In accordance with the plan, the herd was reduced significantly in the 1997 muster. A remnant herd of around 500 horses was retained in the southern section of the Waiouru Military Training Area. Since 1997, annual musters contained the herd within the chosen boundaries and attempted to remove the equivalent of the annual population increase.

This management regime has become the generally accepted "status quo". In 2004 a revised Kaimanawa Wild Horses Working Plan was prepared to reclarify the goals and objectives of this regime and guide its implementation until 2017.

In 2010, the herd was reduced to 300 – the minimum number agreed in the plan. This means musters can be carried out every two years, significantly reducing costs to both DOC and the horse rehoming groups. The herd has been kept to 300 since.

Animal welfare

Horse welfare issues remain paramount. A key objective in the Kaimanawa Wild Horses Plan (1996) is that treatment of the horses is humane and that horses must not suffer undue physical or behavioural trauma.

The essence of ethics (or welfare) is almost always a matter of doing what will have the best consequences, given the existing constraints. On this basis, the ethics of using (or not using) a particular control method depends on what the alternatives are and the consequences of not using any method for controlling the population. For feral animals this may involve significant suffering if no control is practised. 

Without natural predators the horse population would continue to increase until they starved. Horses taken from the range in the early musters were in very poor condition. Since the herd was reduced the condition of the horses has improved resulting in more births.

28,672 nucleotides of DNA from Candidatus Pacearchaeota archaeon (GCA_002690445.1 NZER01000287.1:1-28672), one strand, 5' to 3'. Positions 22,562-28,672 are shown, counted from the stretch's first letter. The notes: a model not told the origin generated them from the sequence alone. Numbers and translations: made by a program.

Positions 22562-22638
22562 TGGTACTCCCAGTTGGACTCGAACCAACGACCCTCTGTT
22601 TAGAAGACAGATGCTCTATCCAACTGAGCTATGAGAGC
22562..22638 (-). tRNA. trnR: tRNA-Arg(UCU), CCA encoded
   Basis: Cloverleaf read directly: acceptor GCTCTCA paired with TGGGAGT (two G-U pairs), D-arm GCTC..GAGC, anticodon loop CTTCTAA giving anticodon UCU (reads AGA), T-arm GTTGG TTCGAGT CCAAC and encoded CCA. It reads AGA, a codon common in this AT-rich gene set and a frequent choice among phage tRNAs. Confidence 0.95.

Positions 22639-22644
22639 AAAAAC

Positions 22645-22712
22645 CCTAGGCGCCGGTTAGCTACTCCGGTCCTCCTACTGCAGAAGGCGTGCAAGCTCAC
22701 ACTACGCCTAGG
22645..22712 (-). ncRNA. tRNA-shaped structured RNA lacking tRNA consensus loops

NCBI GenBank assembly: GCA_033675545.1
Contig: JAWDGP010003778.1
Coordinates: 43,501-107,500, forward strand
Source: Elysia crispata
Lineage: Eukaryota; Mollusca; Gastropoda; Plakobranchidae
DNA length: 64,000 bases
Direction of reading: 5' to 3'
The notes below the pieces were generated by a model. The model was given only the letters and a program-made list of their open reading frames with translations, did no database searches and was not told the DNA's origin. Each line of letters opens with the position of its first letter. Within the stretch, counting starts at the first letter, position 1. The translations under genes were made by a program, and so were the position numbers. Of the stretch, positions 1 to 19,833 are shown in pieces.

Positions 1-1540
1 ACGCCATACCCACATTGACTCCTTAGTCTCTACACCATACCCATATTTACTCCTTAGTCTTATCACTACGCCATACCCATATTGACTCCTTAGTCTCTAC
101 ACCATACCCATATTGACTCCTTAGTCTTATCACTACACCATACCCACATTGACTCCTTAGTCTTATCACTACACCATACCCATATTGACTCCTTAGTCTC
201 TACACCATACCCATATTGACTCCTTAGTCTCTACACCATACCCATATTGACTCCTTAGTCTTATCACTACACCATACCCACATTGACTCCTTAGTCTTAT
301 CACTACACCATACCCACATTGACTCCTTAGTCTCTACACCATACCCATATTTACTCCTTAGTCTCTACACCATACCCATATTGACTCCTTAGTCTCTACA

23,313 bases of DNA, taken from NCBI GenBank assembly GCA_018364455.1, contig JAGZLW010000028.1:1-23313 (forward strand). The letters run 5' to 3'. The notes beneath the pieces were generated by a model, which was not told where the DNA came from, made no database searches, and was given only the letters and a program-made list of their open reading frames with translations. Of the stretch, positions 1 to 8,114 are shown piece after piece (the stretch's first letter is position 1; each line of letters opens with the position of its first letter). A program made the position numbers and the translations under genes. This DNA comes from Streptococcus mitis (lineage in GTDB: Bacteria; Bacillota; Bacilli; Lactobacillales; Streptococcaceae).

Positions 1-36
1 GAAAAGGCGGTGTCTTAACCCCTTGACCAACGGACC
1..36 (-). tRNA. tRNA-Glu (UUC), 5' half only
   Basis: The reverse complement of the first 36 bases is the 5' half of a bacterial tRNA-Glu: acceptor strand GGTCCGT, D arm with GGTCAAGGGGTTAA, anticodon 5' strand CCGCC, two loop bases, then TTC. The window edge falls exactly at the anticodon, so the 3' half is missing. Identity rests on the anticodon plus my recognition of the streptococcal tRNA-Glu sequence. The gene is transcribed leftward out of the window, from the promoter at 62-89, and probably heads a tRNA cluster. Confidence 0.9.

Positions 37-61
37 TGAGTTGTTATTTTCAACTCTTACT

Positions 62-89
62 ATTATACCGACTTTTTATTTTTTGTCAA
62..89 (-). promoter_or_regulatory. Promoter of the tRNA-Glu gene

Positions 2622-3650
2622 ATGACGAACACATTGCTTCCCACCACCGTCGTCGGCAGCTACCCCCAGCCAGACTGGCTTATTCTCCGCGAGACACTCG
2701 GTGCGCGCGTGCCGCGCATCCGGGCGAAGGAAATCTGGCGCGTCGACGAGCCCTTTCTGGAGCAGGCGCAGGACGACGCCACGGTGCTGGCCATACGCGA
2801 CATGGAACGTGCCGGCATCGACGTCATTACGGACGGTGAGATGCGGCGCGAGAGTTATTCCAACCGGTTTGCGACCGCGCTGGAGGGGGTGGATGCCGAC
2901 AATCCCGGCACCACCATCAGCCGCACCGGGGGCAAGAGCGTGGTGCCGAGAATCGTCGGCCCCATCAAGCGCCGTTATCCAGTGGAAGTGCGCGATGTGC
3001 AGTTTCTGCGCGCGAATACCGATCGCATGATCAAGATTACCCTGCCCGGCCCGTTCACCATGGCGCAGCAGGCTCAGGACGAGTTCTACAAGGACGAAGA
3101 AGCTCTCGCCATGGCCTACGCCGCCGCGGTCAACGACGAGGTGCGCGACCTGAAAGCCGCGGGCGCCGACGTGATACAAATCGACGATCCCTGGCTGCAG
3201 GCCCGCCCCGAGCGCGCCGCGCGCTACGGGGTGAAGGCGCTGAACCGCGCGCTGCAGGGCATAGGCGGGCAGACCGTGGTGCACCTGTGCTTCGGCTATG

You can help

If you'd like to own a Kaimanawa wild horse you need to consider the following information. It has been prepared by DOC with the assistance of the Royal New Zealand Society for the Prevention of Cruelty to Animals and the New Zealand Veterinary Association.

A Kaimanawa wild horse is wild. You cannot expect it to behave like a domesticated or trained horse. Kaimanawa wild horses do not know anything about:

  • being left alone
  • fences
  • being tied up or stabled
  • grazing inside confined spaces
  • vehicles, people, pets or other things we have around domestic livestock
  • being handled
  • being transported (float or truck)

Every two years horses are offered to the public through two horse preservation groups, as approved by the Kaimanawa Wild Horse Advisory Group (KWHAG):

If you wish to have some of these horses, you will need to register your interest with these groups.

To be allocated any horse, you'll need to meet criteria set by the agents. In general you'll be required to prove that you have suitable land and facilities to manage horses, and have no history of animal abuse.

More information